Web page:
-+ *     its function or template will be used to generate the output for theme().
++ *     Any of the base hook's files will be included and the base hook's
++ *     preprocess functions will be called in place of any preprocess functions
++ *     for the suggestion. If an implementation of hook_theme_suggestions_HOOK()
++ *     (where HOOK is the base hook) changes the suggestion order, the
++ *     suggestion being defined here may not be used to generate the output for
++ *     theme(). If the order of suggestions is not changed, then this
++ *     suggestion's function or template will be used to generate the output for
++ *     theme(), but any of its preprocessors still will not be called.
jhodgdon’s picture

Status:Needs review» Needs work

Please make an interdiff file when you upload a new patch. Thanks!

Anyway, I think this new wording is really confusing. Can you try again? read it and see if it makes sense if you don't know anything about base hooks and how they are supposed to work. I cannot figure out which functions will be called and which files will be included, and you took out the part about this becoming the first suggestion, so I don't know what order the suggestions would be in?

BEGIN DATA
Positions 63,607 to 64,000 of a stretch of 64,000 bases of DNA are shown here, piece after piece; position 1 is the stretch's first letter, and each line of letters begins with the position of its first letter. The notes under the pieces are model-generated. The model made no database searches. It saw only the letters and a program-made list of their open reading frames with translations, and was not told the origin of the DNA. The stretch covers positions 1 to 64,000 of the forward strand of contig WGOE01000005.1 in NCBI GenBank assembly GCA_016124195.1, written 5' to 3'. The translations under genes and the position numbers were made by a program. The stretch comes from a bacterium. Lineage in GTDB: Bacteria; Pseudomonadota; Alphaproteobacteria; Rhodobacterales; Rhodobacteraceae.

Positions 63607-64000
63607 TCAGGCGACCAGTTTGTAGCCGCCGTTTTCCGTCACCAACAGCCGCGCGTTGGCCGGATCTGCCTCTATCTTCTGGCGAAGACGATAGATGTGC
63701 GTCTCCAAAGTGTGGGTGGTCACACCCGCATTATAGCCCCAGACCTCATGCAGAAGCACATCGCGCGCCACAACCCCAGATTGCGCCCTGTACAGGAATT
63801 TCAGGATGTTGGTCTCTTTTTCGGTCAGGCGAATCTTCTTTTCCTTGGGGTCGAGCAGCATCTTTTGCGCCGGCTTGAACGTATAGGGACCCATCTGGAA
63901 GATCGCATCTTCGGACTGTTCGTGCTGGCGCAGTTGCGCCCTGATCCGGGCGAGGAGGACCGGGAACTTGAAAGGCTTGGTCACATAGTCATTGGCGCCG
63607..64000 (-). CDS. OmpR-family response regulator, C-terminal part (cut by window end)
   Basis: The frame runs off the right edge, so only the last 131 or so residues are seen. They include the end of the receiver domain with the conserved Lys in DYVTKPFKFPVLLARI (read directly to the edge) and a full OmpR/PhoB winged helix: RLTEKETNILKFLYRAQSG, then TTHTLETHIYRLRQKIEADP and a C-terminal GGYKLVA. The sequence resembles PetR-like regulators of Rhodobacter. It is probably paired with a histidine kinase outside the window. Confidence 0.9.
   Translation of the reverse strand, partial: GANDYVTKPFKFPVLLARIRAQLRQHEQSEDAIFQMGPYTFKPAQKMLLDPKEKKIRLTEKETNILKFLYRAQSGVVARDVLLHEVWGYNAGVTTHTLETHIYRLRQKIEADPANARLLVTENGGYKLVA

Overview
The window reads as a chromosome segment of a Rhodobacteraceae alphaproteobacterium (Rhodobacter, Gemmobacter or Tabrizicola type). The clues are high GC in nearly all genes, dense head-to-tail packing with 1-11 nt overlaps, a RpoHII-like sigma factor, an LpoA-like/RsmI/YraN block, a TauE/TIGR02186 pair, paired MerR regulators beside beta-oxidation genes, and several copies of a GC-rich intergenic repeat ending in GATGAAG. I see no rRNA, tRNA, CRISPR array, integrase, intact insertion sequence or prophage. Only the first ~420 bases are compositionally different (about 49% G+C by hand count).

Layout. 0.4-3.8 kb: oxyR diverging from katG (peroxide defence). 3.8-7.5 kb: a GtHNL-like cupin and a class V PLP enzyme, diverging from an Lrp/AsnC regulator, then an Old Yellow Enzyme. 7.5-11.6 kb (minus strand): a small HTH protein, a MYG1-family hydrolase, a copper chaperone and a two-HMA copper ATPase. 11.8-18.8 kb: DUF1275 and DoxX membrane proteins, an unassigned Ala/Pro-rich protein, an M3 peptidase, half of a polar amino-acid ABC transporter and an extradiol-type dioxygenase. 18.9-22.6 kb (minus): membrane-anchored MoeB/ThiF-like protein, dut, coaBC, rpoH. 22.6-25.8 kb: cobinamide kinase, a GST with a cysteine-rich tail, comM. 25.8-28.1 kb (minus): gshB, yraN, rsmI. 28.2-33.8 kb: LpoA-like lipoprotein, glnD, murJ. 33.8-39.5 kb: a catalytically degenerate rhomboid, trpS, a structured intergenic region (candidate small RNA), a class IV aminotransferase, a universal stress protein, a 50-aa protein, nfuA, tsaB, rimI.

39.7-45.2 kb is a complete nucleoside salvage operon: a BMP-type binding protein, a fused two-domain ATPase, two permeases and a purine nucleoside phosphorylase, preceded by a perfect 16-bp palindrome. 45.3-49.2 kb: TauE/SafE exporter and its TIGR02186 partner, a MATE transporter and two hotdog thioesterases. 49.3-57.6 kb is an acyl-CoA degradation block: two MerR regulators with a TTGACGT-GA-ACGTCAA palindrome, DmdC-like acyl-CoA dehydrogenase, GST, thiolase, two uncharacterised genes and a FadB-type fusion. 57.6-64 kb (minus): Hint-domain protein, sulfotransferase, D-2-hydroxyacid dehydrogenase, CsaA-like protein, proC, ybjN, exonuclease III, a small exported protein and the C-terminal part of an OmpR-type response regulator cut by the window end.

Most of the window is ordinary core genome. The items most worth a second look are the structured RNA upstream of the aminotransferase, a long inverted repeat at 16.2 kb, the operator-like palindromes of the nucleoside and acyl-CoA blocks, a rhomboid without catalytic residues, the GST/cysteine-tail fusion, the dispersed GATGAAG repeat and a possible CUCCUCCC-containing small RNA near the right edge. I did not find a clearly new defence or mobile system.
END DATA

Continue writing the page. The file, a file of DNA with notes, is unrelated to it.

jay.dansand’s picture

StatusFileSize
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new6.1 KB
PASSED: [[SimpleTest]]: [MySQL] 59,476 pass(es).
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The thing is (and this was the not-so-obvious thing that lead me to want to improve the docs in the first place), the base hook does not become a suggestion - it basically becomes the hook that is invoked up until the very last stage (where the template file or function is used). The base hook's files are always included, its preprocessors are always run (instead of any other suggestion's preprocessors), and that happens before any suggestions are searched. The only place the suggestions come into play is in the very last step, when the suggestion's function or template file is used to generate the output.

I've taken another stab at it; how's this? Sorry for the lack of interdiff previously - I had never stumbled on https://drupal.org/documentation/git/interdiff before!

jhodgdon’s picture

Status:Needs work» Reviewed & tested by the community

Ah, OK. Now I get it! I think that the changes you made here are excellent! Thanks for taking the time to work on this and for caring that we get our documentation correct.

I will tentatively mark this RTBC, since presumably you have reviewed the changes I made, and I've reviewed the changes you made. But I will suggest we don't commit it for a few days, to give other participants time to respond. Also, marking it RTBC will make the test bot run, just in case.

And no problem on the interdiff. Learning++ :)

jhodgdon’s picture

Version:8.x-dev» 7.x-dev
Status:Reviewed & tested by the community» Patch (to be ported)

Thanks again! Committed to 8.x. This should probably be ported to 7.x (and may need some changes there? or maybe not?).